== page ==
Authorities — both in law enforcement and education — have been focused intensely on kids with firearms in the wake of several high-profile school shootings. A recent incident in Sonoma County, Calif., however, has some people wondering if the methods of dealing with such possibilities is too extreme.
When two deputies saw a 13-year-old boy with a replica rifle, they were understandably suspicious. At some point, however, Sonoma County Sheriff’s Lt. Dennis O’Leary confirmed the subject was shot and killed by authorities.
According to his father, Rodrigo Lopez, the boy was playing with his friend’s toy gun when officers noticed him. Pending an investigation, there was no immediate evidence that the child, identified by his father as Andy, threatened deputies or raised the fake firearm in their direction prior to the shooting.
The authorities opened fire immediately after commanding Andy to drop his weapon, O’Leary said; and a neighbor reported hearing a total of seven shots.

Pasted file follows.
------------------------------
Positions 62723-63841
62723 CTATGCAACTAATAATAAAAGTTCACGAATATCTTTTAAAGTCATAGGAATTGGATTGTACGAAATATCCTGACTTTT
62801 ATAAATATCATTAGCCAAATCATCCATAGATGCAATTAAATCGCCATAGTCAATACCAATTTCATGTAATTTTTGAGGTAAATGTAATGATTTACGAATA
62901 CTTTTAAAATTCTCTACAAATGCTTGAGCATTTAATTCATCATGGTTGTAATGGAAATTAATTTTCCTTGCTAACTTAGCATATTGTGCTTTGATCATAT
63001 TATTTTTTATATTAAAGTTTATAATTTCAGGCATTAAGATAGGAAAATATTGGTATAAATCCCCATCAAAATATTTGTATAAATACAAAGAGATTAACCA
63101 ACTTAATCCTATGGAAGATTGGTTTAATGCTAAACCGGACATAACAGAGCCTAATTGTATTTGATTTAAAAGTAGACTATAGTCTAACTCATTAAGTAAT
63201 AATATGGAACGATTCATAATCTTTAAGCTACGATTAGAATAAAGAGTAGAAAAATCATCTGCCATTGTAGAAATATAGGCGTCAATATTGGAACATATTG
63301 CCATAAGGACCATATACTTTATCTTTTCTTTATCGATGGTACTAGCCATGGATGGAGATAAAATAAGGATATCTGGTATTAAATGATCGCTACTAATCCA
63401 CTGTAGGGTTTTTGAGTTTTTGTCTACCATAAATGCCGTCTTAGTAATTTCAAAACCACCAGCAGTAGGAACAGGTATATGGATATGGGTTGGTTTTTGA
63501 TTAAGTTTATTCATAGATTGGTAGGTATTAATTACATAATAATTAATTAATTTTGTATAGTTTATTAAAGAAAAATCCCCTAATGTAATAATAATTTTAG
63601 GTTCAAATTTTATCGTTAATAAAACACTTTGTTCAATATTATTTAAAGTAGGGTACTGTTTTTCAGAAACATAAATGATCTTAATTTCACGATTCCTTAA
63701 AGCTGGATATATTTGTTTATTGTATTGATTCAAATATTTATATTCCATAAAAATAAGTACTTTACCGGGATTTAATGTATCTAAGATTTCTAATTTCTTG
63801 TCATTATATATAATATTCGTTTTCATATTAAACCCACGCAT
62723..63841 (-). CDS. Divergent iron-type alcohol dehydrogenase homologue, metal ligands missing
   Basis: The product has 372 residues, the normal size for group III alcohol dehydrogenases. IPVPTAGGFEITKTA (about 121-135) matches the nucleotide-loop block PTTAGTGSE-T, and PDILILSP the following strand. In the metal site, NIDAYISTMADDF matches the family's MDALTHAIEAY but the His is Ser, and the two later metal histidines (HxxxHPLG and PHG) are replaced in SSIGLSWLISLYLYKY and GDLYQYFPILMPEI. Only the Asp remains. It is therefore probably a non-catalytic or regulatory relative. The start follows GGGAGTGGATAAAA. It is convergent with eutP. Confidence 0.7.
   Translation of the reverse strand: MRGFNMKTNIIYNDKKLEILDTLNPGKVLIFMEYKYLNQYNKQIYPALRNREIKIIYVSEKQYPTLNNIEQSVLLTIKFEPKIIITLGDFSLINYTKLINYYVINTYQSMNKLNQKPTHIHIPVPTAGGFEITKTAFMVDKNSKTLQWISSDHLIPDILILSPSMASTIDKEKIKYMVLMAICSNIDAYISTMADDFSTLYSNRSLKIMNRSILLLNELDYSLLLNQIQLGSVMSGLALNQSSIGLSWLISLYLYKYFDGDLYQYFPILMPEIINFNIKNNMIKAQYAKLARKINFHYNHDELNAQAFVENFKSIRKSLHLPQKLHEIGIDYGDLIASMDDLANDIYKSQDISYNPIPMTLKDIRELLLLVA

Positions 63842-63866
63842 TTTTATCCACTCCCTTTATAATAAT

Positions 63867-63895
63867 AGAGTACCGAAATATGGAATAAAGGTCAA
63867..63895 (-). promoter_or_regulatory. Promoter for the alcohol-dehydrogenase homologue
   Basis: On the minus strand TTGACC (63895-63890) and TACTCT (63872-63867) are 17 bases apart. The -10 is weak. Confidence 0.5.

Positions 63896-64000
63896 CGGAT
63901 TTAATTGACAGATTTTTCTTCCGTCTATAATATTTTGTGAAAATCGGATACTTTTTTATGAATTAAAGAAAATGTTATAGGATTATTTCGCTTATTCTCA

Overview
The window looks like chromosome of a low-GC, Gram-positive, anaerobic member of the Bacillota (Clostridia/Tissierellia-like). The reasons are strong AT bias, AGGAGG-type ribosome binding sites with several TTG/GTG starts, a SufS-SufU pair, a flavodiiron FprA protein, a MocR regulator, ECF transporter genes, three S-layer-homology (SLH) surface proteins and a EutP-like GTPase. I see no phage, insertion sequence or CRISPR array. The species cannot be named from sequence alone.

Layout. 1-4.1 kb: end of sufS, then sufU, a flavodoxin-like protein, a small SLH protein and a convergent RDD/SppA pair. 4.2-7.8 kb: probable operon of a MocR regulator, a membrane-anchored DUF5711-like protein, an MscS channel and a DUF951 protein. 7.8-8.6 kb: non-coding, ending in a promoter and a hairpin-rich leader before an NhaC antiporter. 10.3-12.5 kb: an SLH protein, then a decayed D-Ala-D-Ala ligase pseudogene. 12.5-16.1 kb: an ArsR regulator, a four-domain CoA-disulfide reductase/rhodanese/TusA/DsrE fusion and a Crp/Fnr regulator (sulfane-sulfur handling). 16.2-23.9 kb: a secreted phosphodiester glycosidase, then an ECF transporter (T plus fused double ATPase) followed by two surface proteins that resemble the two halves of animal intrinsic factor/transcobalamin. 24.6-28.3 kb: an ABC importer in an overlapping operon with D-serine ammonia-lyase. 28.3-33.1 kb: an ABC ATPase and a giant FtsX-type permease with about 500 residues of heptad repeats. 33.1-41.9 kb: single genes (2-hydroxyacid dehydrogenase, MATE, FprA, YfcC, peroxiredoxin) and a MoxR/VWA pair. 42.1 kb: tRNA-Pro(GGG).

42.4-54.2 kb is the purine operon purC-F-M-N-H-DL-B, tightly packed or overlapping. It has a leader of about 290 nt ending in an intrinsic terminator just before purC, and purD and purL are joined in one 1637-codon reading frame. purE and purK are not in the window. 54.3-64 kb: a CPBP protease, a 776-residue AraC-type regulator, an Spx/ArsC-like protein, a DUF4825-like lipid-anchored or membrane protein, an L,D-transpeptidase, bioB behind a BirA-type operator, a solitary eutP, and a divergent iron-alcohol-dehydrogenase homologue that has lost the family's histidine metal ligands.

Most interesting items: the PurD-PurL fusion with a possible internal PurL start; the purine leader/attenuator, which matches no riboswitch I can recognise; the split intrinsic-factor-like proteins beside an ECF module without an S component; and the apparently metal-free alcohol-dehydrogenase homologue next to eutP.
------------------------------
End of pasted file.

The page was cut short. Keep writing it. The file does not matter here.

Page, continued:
While everyone understands that a job in law enforcement is inherently dangerous and often requires split-second reactions, the original report raises serious questions about the way this event was handled.
“I’m sure you can tell he’s a 13-year-old boy,” one neighbor said. “He’s not some maniac.”
O’Leary confirmed that deputies placed Andy in handcuffs before he was pronounced dead at the scene.
Andy’s assistant principal described him as “a very loved student, a very popular, very handsome young man, very smart and capable.”
No one could have imagined that a quick outing with a toy gun would have led to his untimely death — least of all his mother.
“Why did they kill him?” she asked. “Why?”
The deputies have been placed on administrative leave pending an investigation, O’Leary confirmed. Meanwhile, a community mourns the loss of one of the next generation’s rising stars.
Certainly, more details will emerge regarding the events leading up to this tragic shooting. As part of an overall national debate, however, this is yet another incident highlighting the extremely emotional reaction many have toward guns in general.
An unfortunately large percentage of Americans now view anyone with a firearm a criminal, regardless of his or her intent.
–Western Journalism staff writer
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